So instead of thinking about beginning and finishing, you might think about the course you are developing as an onramp to your ongoing community that lives on P2PU.org or somewhere else. You might run Arduino 101 every 8 weeks, but the Arduino G+ group is always there to help, and that way the expert folks can help newbies.
Some relevant data as to how to design your onborading: recent research by Martin Weller and Katy Jordan indicate that, no matter what the discipline, there seems to be a 4-week long “sweet spot” in active participation.
So the first 30 days of your course make all the difference. We’d recommend a four-week onboarding course that runs regularly as an introduction to your learning community.
Image credit, xkcd
Computer Science textbooks aren’t always the most exciting learning materials in the world. But research shows that people learn better when they’re having a good experience. After some discussions, we decided that it would be good to create a character who would deliver the messages - a kind of steampunk International MOOC of Mystery. The irony was intentional - we wanted people to understand that a machine was talking to them, as if other MOOCs weren’t machines! It also allowed those who were writing the text to have a bit of fun, with an anchor for for presenting content that, if you’re not careful, can come across like different shades of eggshell paint.
This slide deck walks through how to design activities for learners to create the content with each other. Folks were asked to design community-centered websites based on their interests. Check out all the awesome wireframes folks made!
In other words, the Internet Course, and ds106 before it, were not designed around pre-determined content, often packaged as textbooks (so much of the open education movement is still premised on this idea of the authoritative text), but rather on an open educational experience. For example, in ds106 students could choose from a series of assignments, create their own, and navigate a series of resources other shared, etc. But that wasn’t a text in any strict sense, content as a concept was far more elastic and slippery that this hulking, unmoveable metaphor of insfrastrucutre. It was constantly negotiable, remixable, and fluid in its relevance. In the Internet Course there is no pre-exisiting syllabus or readings, rather the students in the course immediately start brainstorming a set of topics and then start researching and reinforcing what was what. Content plays a crucial role, no doubt, but it’s not predetermined or pre-existing in it’s layout like this idea of infrastructure.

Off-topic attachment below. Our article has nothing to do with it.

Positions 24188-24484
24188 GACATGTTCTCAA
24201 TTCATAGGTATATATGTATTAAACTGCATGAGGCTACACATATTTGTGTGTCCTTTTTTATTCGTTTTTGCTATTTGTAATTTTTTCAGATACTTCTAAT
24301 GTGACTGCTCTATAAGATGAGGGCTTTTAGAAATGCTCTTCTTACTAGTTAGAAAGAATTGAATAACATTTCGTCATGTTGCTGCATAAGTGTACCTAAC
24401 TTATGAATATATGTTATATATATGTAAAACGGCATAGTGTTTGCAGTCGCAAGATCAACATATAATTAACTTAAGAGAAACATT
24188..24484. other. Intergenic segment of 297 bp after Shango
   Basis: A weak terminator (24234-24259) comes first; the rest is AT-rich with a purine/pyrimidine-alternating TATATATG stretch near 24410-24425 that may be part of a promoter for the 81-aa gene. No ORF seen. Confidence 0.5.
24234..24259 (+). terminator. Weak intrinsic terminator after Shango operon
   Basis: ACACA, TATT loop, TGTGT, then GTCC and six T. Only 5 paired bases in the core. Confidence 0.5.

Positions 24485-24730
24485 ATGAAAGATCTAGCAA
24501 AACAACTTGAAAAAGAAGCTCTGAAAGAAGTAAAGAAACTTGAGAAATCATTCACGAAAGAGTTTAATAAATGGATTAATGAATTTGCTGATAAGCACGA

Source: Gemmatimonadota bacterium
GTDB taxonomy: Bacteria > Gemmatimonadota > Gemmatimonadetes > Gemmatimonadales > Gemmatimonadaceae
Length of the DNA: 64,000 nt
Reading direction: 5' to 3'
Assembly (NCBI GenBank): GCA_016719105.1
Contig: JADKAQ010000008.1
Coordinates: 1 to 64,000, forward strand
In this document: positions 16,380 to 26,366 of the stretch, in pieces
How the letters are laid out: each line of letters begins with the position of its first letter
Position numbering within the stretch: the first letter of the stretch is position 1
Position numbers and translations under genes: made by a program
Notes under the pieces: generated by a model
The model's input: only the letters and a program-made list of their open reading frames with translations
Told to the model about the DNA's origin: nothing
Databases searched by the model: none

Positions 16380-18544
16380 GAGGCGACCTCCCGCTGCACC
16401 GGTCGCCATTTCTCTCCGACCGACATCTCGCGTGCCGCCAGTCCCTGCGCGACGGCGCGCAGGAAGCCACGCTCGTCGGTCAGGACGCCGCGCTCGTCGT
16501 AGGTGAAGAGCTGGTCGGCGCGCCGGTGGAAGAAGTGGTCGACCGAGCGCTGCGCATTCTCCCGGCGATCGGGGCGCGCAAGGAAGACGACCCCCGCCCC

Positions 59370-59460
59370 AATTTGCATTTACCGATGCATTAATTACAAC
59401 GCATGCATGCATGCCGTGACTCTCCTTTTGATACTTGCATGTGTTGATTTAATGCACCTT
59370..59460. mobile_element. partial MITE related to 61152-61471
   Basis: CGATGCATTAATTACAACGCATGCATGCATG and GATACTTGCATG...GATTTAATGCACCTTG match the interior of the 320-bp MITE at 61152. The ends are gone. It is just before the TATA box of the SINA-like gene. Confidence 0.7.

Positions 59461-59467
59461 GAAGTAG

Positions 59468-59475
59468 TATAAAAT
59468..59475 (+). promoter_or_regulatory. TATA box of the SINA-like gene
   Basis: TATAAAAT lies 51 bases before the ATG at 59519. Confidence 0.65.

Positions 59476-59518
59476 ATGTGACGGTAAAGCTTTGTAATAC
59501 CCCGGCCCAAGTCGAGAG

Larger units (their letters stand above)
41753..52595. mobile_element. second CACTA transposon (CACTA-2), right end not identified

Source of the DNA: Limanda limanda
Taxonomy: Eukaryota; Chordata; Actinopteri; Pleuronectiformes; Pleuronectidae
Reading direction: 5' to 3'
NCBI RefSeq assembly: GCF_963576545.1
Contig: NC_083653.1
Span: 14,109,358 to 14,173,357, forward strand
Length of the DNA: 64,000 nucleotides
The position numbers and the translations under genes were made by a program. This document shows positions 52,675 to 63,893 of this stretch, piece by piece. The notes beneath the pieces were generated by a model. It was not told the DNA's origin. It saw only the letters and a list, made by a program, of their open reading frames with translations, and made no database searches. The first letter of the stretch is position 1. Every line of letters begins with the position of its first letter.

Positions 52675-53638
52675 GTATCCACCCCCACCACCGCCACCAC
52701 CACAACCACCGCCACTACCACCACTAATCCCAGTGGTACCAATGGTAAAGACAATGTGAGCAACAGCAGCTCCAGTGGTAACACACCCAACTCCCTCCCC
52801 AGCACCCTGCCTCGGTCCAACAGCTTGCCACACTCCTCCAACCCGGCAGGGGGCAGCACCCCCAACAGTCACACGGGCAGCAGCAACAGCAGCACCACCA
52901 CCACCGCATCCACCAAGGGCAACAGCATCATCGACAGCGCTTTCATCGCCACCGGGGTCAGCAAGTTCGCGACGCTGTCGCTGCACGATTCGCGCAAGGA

And finally, we have to understand that content is infrastructure to see current “open educational resources” projects and initiatives from the proper perspective. The OpenCourseWares, the Connexions, the GLOBEs, and all the other repositories of open educational resources in the world are critical infrastructure. As such, they are necessary conditions for revolutionizing education. The revolution can not happen without them. However, open content itself is by no means a sufficient condition for the revolution to succeed. So much more is needed! The list above includes only a handful of what needs to be worked on (localization, translation, low-bandwidth delivery, accreditation, degrees, certificates, support, tutors, study group locators).
David Wiley, Content as Infrastructure
Everyone has their favorite readings, ideas and activities that they might want to pull into their courses. But designing a course is about selecting the right elements that will bring about transformation.
Start with what you want folks to know. Work backwards from there.
Now you are ready to create (and play with) your modules!